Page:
The latest surveillance malware comes in the form of an extracting file which is made to look like a PDF if you have file extensions turned off. The PDF purports to be a document concerning the formation of the leadership council of the Syrian revolution and is delivered via Skype message from a known friend. The malware installs a remote administration tool called DarkComet RAT, which can capture webcam activity, disable the notification setting for certain antivirus programs, record key strokes, steal passwords, and more. It sends this data back to the same IP address in Syrian IP space that was used in several previous attacks, including the attacks reported by CNN in February, the Xtreme RAT Trojan EFF reported in March, and this sample from March 21st.
Syrian Internet users should be extremely cautious about clicking on suspicious-looking links, or downloading documents over Skype, even if the document purportedly comes from a friend.
"We’ve shown that if you take something with competing flavors, something like bacon-and-egg ice cream, we were able to change people’s perception of the dominant flavor—is it bacon, or egg?—simply by playing sizzling bacon sounds or farmyard chicken noises.""What Does Sweetness Sound Like? (Smithsonian)
The ice cream above is fake, but the research is real.
Lawrence Cobbold, 38, collects bird tchotchkes -- bird ornaments, bird thimbles, bird refrigerator magnets, bird mugs, bird pictures, bird jigsaw puzzles. He really really digs birds. His collection of more than 20,000 bird-related items takes up his entire home near Plymouth, England. The Plymouth Herald profiled Cobbold:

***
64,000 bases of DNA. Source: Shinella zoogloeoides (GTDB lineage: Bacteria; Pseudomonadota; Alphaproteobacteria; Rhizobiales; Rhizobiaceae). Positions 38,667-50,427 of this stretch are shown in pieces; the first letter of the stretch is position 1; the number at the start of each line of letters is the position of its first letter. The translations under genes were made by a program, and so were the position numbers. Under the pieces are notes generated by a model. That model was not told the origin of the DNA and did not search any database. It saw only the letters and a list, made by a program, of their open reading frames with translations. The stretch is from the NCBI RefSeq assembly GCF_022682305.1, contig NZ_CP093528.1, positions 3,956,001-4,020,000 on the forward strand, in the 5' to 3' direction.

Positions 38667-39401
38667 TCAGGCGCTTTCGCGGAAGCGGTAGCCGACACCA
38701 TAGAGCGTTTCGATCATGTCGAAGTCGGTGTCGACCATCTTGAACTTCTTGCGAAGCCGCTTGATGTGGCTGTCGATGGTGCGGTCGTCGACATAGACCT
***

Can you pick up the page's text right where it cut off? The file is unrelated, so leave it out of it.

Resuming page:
On average he spends two hours before work and two hours at night rearranging, tidying and cleaning…
Lawrence's dad Tony used to keep up to 300 budgies, canaries, cockatoos and finches for over 20 years and thinks that could be where his son's interest with birds started.
Tony has also been organizing car boot sales for over 15 years.
"It's lovely, a great hobby. His house is like one big car boot sale except no one is buying or selling," Tony said.
I had a bit of a rummage on the Shapeways marketplace today and came up with some 3D printed gubbins that I'm intrigued by. First up is Stop4Stuff's "Twin Rail Mobius," a set of nested Möbius strips that can be loaded with ball-bearings.
A half shell and 3 rails form a bearing-like structure to encapsulate a train of 6mm balls in a mind-warping cage with a twisting, fascinating movement bringing to life the only pendent of its kind in the world.
Includes a 4mm loop for attaching to a necklace or leather cord.
See the photographs with retro-fitted 31 6mm chrome steel ball bearings... in the bottom photo, the balls have been heated until they 'blue'... check out the video to see how they move by clicking on the little icon below the camera above.
Mark Dery's cultural criticism is the stuff that nightmares are made of. Those things about ourselves that are best left unsaid? Dery dwells upon them. He's a witty and brilliant tour guide on an intellectual journey through our darkest desires and strangest inclinations. Along the way, he shows us how it all fits together, and ultimately leads us to all fall apart. You can't look away even if you want to, and when it's all over you can never unsee what Dery has shown you. His pen's reservoir is filled with aqua regia and the nib is made from barbed wire."I Must Not Think Bad Thoughts: Drive-by Essays on American Dread, American Dreams" by Mark Dery http://www.amazon.com/exec/obidos/ASIN/0816677735/s018b2-20
See the box in this photo? It's more interesting than it looks. This is a box that went to the Moon.
Astronauts used the boxes to collect and bring back to Earth nearly 50 pounds of moon rocks and soil ... Each of the boxes was machined from a single piece of aluminum, "seamless except for the lid opening, which had a metalized gasket that firmly sealed when closed."